As the lead singer of The Faces, Rod Stewart was renowned for his hard partying, drinking and of course, womanising ways.

But his musical beginnings began in an altogether far less rock ’n’ roll setting – a church hall in Edison Road, Crouch End.

It was as a 17-year-old, with what would become his signature blonde back-combed hair and a penchant for practical jokes, that former The Five Dimensions band mate Gary Leport remembers the star.

“A man called Dave McCarthy used to drive the van when we were on the road,” the 66-year-old said.

“He would be driving along and all of a sudden there would be a couple of feet dangling over the windscreen and Rod would have climbed on top of the van and thrown his legs over the front.

“It was a miracle we didn’t crash. But that was Rod – he loved to make people laugh.”

If life on the road was fun and games, back at his family home in Archway Road, Highgate, Rod did not escape the more typical trials and tribulations of teenage life.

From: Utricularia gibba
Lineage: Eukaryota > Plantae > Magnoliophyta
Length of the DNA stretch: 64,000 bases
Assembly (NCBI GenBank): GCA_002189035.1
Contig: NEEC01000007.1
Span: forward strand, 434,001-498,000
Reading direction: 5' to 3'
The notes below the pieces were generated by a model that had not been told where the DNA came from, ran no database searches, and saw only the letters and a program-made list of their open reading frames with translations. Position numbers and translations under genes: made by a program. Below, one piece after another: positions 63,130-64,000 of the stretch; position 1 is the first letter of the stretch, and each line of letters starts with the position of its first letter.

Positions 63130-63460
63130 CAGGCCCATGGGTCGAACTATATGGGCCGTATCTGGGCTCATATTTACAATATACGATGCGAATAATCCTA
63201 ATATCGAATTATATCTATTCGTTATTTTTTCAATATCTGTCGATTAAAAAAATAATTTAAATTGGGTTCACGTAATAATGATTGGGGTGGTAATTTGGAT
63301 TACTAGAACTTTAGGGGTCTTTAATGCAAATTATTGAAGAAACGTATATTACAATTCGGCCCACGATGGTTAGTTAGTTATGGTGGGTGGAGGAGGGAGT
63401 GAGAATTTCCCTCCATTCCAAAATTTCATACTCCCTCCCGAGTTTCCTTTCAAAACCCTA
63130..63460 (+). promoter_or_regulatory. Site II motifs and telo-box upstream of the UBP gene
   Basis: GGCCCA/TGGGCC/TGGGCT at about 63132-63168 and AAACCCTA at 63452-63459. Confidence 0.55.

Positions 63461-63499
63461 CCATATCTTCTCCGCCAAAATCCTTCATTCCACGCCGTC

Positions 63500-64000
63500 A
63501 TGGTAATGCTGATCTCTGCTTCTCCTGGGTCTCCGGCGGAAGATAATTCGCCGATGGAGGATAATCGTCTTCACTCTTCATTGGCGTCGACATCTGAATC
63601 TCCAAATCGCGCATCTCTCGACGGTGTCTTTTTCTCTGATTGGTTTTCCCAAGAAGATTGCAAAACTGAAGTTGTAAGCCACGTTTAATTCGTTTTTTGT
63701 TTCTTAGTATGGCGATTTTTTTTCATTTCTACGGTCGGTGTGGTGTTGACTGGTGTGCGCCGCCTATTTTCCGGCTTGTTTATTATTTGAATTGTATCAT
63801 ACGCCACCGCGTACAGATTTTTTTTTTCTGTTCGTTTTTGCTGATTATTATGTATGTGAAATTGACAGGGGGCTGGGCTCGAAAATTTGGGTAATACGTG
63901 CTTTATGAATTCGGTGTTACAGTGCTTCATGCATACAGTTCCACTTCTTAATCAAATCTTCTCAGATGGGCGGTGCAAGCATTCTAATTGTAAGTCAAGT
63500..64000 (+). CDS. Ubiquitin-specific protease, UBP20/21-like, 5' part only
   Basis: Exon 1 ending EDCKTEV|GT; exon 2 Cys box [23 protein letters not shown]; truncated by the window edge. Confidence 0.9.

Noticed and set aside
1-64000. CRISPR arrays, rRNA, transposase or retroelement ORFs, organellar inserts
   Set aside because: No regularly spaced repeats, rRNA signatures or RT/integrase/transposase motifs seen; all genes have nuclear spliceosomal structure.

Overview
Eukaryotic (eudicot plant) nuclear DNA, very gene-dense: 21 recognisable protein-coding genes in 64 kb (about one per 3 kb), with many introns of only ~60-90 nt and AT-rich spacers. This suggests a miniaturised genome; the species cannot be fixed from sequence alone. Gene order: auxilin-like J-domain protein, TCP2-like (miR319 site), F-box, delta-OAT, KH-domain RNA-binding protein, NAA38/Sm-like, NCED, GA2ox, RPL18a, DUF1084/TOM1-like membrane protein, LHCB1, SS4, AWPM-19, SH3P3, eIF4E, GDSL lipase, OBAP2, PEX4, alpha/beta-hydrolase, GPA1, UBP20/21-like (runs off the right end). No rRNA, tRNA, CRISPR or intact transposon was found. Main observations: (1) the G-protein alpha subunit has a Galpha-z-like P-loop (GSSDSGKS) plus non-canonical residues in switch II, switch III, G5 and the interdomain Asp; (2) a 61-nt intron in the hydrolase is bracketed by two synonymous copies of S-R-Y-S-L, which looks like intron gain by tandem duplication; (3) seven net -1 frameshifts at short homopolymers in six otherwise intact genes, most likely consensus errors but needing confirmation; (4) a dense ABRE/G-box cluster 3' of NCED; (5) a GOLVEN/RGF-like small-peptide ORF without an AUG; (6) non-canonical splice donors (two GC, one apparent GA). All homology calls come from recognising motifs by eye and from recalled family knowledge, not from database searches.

“Rod would wear his faux black leather trousers when we practiced in this small hall,” Gary said.

“His mum would always say that he spent too much money on clothes and that it was costing him a fortune.”

At first glance Highgate’s neatly manicured streets may seem an inauspicious place to spawn a rock star.

Yet in the 1960s it spawned quite a few. The Kinks frontman Ray Davies lived up the road in Fortis Green and went to Rod’s school – William Grimshaw Secondary Modern, later renamed Fortismere. The pair even briefly performed together in their school days.

And while in the early 1960s Rod’s distinctive raspy voice was as likely to be heard singing along amid thousands of others in the crowd as it was up on stage, to those who saw his early gigs it was clear he was destined for big things.

Louis Cennamo, who played bass with the group and still lives in Southern Road, Fortis Green, said: “We left school early much to our parents’ dismay and went straight on tour – I did my GCEs and left before I knew the results.

“You could tell then that Rod was going to go on to big things.

“He sounded then just like he sounds now. It is his completely unusual voice that makes him so unique.

“That was the start for all of use really.”